The following year, on May 21, 2007, a complainant's sister came into the 1st District to report an incident. (Id. ¶ 13.) Plaintiff, who was the Operations Room Supervisor at the time, advised the woman that she could not make a report based on someone's word other than the actual complainant. (Id.) Plaintiff further explained that the woman should go to the hospital where the complainant was and call the police to meet her there so they could see the complainant and talk to a doctor or nurse about her injuries. (Id.) Plaintiff did not send a car to the relevant hospital (University of Pennsylvania Hospital) because it was in the 18th Police District. (Id.) The complainant's sister never called the police again and, as a result, no report was ever taken.

Captain Vuotto filed charges against Plaintiff, on August 8, 2007, for neglect of duty, failure to take police action, and/or failure to make the required written report in connection with this May 21, 2007 incident. (Id. ¶ 14.) Thereafter, on November 28, 2007, Plaintiff received a fifteen-day suspension without pay. (Id. ¶ 15.) Plaintiff alleges that she is unaware of any such male officers who were similarly disciplined for the same conduct. (Id. ¶ 16.)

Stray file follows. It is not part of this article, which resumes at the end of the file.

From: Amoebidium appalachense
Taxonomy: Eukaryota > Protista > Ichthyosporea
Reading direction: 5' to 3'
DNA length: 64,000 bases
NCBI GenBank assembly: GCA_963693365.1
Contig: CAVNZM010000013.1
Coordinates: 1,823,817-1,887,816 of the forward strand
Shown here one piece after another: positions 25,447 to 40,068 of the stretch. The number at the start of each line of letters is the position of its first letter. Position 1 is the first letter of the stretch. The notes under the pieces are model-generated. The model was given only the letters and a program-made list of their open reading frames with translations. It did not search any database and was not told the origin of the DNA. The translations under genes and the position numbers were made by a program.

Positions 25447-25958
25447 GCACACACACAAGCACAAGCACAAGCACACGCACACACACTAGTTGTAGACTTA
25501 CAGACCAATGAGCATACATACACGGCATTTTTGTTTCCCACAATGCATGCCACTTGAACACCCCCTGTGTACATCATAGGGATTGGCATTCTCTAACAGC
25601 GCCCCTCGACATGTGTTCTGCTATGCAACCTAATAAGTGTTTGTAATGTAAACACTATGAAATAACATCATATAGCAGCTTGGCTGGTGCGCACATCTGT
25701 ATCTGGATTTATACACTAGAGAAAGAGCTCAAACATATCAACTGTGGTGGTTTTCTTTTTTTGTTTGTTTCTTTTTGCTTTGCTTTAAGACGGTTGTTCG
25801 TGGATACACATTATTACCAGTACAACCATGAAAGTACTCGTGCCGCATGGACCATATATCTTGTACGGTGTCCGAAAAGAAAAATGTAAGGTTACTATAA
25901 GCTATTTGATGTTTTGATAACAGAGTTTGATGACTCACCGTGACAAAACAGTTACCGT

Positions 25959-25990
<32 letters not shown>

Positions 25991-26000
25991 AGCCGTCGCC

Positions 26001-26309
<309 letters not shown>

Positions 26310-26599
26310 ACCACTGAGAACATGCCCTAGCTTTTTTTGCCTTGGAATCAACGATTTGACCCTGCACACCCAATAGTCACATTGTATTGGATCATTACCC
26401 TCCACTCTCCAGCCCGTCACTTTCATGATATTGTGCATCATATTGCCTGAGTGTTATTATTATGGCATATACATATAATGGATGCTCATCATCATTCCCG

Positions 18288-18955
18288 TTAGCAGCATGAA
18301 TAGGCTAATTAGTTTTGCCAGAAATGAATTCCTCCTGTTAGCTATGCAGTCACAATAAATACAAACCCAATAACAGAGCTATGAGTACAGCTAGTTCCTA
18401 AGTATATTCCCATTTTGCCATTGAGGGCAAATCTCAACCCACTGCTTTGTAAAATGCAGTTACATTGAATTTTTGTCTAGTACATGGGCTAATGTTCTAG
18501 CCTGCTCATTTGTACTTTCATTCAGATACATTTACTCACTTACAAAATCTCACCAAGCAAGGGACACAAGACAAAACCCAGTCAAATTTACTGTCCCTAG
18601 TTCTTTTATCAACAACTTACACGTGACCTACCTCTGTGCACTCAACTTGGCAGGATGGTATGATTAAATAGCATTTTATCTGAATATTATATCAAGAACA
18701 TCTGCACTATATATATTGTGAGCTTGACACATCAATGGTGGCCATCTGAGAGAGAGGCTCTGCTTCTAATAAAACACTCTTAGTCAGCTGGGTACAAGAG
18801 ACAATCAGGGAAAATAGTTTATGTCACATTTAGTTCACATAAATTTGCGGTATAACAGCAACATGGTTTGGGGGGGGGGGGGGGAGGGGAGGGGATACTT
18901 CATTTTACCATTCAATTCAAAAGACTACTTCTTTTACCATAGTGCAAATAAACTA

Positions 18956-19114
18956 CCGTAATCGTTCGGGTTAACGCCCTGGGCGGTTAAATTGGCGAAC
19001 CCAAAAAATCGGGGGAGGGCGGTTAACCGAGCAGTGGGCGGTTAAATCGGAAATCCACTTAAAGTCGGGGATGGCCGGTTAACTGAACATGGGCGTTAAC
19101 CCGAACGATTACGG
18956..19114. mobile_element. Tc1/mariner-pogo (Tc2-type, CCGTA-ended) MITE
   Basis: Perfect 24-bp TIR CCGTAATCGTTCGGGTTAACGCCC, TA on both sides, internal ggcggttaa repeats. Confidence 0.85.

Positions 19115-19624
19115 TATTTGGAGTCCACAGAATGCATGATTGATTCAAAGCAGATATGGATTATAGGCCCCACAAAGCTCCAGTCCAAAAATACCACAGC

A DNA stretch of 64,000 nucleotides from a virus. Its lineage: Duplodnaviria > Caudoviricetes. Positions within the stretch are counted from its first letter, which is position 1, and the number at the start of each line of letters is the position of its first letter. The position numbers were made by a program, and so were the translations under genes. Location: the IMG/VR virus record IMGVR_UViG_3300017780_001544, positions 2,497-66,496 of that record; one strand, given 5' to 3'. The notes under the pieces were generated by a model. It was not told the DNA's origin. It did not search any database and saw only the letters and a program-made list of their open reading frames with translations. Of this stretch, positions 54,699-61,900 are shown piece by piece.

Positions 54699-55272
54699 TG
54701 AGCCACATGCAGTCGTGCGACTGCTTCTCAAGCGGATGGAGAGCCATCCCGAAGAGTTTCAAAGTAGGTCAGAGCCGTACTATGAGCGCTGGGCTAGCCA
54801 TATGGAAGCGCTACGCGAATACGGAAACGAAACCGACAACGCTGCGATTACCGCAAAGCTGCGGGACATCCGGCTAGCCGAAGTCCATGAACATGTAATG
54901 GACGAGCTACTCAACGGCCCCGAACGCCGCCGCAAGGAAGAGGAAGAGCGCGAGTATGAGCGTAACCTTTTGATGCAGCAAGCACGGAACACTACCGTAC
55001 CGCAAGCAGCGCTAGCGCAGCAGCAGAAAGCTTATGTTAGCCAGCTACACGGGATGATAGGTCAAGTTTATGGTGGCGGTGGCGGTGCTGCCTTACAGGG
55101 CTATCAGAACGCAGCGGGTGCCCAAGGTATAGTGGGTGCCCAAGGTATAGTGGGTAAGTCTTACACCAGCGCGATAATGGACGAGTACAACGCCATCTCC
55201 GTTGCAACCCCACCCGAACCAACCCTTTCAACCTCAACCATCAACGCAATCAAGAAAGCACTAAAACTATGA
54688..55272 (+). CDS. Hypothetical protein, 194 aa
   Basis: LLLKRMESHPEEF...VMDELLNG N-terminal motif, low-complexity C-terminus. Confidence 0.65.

On August 8, 2008, Plaintiff filed a sex discrimination and retaliation claim with the Equal Employment Opportunity Commission ("EEOC"), which was cross-filed with the Pennsylvania Human Relations Commission ("PHRC"). (Id. ¶ 24.) Plaintiff received a right-to-sue letter under 42 U.S.C. § 2000(e) for sex employment discrimination and retaliation for opposing sex employment discrimination.*fn2 (Compl. ¶ 26.)

On July 19, 2010, Plaintiff initiated a civil action in this Court setting forth two causes of action, as follows: (1) employment discrimination/retaliation pursuant to 42 U.S.C. § 2000e; and (2) employment discrimination/retaliation under the Pennsylvania Human Relations Act ("PHRA"), 43 PA. CONST. STAT. § 951, et seq. Defendants filed a Motion to Dismiss on August 30, 2010, and Plaintiff responded on September 13, 2010.